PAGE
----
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The Other Boleyn Girl

Two sisters compete for King Henry VIII in this 16th-century costume meleodrama

Would it be fair to say that everyone knows the story of Anne Boleyn? Perhaps not. OK, then: Everyone who wants to know the story of Anne Boleyn knows it, and everyone who doesn't know it doesn't want to.

Anne Boleyn was (of course) the second wife of Henry VIII and the mother of Queen Elizabeth I. Their courtship and marriage was turbulent (as well as tumescent), and you might say it gave birth to the Church of England, which Henry needed to create to get rid of his first wife, a Catholic with an unsightly wart on her lip, and marry Anne (a Catholic, too, but what-ever). It ended with Anne's beheading, the ultimate 16th-century comeuppance for pretty girls with ambitious families.

This is all grist for Masterpiece Theater. And, for those of you -- those of us -- who remember Keith Michell's bellowing portrait of Henry in the six-part TV telling of his six wives, well, let's just say: Henry VIII he is, he is. In The Other Boleyn Girl, the meaty Eric Bana is perfectly fine as Henry, even sensitive to a degree, and no doubt every inch a king. But in the pop-cult history of this royal, he's Brandon Routh to Michell's Christopher Reeve.

Of course, you don't call a movie The Other Boleyn Girl if the king's the thing. In director Justin Chadwick's fast-paced, over-plotted, neo-chick-flick version of British history, Anne (Natalie Portman) is the smarter and wilier sister, while the shy Mary Boleyn (Scarlett Johansson) is the comely junior sib. The king, whose long-time first wife hasn't given him a son, travels to the Boleyn home to consider taking Anne, still single, as his mistress-cum-incubator (in that order). But she missteps, and besides, the newly married Mary pleases him more.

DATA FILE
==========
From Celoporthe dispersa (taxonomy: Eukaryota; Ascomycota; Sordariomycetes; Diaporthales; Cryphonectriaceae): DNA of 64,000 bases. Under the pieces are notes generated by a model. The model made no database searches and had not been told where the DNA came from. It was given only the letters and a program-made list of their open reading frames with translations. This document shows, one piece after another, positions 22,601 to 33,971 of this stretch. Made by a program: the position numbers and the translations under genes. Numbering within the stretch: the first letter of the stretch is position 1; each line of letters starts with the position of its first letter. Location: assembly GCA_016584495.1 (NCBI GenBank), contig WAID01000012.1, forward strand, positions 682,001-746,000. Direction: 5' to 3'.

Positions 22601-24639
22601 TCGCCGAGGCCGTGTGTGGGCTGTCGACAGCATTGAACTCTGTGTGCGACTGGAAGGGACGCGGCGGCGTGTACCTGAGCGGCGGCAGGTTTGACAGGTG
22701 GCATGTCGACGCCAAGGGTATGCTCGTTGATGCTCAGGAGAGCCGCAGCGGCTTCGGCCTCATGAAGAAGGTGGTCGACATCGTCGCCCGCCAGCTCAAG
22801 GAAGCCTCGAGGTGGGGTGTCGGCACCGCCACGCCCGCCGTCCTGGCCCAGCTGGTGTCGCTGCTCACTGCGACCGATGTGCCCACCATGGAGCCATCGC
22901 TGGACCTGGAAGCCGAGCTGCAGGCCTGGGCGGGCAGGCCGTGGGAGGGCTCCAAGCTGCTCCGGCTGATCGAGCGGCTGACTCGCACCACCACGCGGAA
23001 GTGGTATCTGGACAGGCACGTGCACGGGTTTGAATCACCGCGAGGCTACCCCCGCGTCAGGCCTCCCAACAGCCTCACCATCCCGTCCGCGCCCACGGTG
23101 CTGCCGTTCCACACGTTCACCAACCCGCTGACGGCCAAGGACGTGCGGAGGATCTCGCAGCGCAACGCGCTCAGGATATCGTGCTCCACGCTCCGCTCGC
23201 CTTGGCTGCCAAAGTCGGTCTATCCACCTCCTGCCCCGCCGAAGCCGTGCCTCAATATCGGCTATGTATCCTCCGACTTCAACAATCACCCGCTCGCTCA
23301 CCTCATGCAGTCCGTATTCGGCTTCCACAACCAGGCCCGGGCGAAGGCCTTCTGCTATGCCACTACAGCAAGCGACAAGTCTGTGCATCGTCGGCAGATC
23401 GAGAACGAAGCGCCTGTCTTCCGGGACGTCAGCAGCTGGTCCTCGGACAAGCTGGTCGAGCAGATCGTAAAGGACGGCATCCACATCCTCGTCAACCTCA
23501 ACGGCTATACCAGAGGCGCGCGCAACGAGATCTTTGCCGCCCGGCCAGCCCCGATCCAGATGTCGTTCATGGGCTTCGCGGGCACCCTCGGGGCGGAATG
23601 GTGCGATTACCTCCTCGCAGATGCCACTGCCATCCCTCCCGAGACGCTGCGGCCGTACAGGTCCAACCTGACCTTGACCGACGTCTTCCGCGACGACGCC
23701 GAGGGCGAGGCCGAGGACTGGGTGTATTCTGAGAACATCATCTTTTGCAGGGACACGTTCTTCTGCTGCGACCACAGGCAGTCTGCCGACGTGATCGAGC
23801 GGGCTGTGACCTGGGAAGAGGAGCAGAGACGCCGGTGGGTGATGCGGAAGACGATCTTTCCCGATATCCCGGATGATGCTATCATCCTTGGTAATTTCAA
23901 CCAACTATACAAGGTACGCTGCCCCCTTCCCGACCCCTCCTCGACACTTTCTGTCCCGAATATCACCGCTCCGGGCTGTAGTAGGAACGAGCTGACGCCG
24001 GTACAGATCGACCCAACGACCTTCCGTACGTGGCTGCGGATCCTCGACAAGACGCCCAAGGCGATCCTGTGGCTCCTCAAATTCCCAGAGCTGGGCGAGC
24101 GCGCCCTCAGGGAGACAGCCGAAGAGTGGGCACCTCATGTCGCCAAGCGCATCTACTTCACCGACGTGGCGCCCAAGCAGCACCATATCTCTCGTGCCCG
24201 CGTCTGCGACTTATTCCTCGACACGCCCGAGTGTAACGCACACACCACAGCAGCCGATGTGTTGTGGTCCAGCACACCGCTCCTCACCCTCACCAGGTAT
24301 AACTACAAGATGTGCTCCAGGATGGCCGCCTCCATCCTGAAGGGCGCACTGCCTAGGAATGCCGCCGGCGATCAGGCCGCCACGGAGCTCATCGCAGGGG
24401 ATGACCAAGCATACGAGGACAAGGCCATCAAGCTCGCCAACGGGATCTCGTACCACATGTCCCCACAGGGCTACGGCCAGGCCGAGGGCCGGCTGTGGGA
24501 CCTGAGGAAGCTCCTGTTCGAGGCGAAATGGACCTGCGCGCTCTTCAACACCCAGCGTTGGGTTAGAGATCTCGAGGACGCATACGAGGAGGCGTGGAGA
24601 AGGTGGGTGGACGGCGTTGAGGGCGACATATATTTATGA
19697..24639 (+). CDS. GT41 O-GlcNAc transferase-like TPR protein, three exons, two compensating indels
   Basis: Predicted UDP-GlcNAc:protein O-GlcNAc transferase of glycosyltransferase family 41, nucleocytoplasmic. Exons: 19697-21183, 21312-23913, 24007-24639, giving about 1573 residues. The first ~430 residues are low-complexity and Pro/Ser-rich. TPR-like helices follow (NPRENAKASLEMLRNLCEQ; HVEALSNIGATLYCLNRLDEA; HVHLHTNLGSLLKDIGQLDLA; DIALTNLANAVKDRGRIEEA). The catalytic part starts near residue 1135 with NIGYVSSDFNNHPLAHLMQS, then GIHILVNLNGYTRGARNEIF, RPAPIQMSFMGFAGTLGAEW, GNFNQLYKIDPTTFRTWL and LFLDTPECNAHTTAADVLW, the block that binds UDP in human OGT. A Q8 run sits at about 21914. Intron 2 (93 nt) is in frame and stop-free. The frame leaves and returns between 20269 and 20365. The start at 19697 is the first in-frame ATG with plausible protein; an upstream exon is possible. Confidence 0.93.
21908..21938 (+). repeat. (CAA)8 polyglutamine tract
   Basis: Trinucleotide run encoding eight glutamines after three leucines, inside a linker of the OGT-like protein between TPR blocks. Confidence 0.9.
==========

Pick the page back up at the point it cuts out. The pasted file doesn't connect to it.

You'd think this would be a moral dilemma for Mr. and Mrs. Boleyn. Think again. Their dad wants position, so he orders his daughter (first Anne, then Mary) to assume a position of her own. Their mother came from a wealthy family and married for love, but she's still sufficiently on board, naively telling the girls that "letting men believe they are in charge is the art of being a woman." (Guess what, honey: They are.) And so on and so on until Henry finally hooks up with Anne and cuts off her head (and her brother's for good measure, on a trumped-up charge of incest with Anne).

Somewhere deep inside the sinewy silk and gorgeous gabardine of The Other Boleyn Girls lurks a frustrated erotic drama, frantically jerking itself off for want of a good lay. It's hard to feel the erotic tension of a movie, let alone hear the moaning, when the billowy soundtrack keeps getting in the way of the few and paltry lovemaking scenes. When I see ancient English royals having a shag, I want to be able to smell their stench (piss pots by the bed, baths with your clothes on). If this movie were any less authentic it would be The Real World: 16th-Century England.

Still, the drama has its pleasures. Watching a family whore out its daughters somehow makes the yin and yang of Victorian sex seem civilized by comparison, even if Chadwick renders it all with virtually no dramatic effect. It's more fun if you know a little British history: Early on, we hear mention of the ambitious Howard family -- Catherine Howard would be Henry's fifth wife, herself a victim of the ax -- and Jane Seymour, Frau No. 3, is always lurking about.

As for the Boleyn girls, I'm afraid to say that Anne is the juicier role, and Portman the juicier performer. Both women have their moments, but Johansson still doesn't understand that being doe-eyed isn't the same thing as looking like a deer trapped in headlights. Portman, on the other hand, is beautifully superficial, running an adept gamut of emotions. She has a degree from Harvard, and I'm sure she cracked her Monarch Notes often during production.

The Other Boleyn Girl
Sisters are doin' it: Natalie Portman and Scarlett Johansson

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By Mars Johnson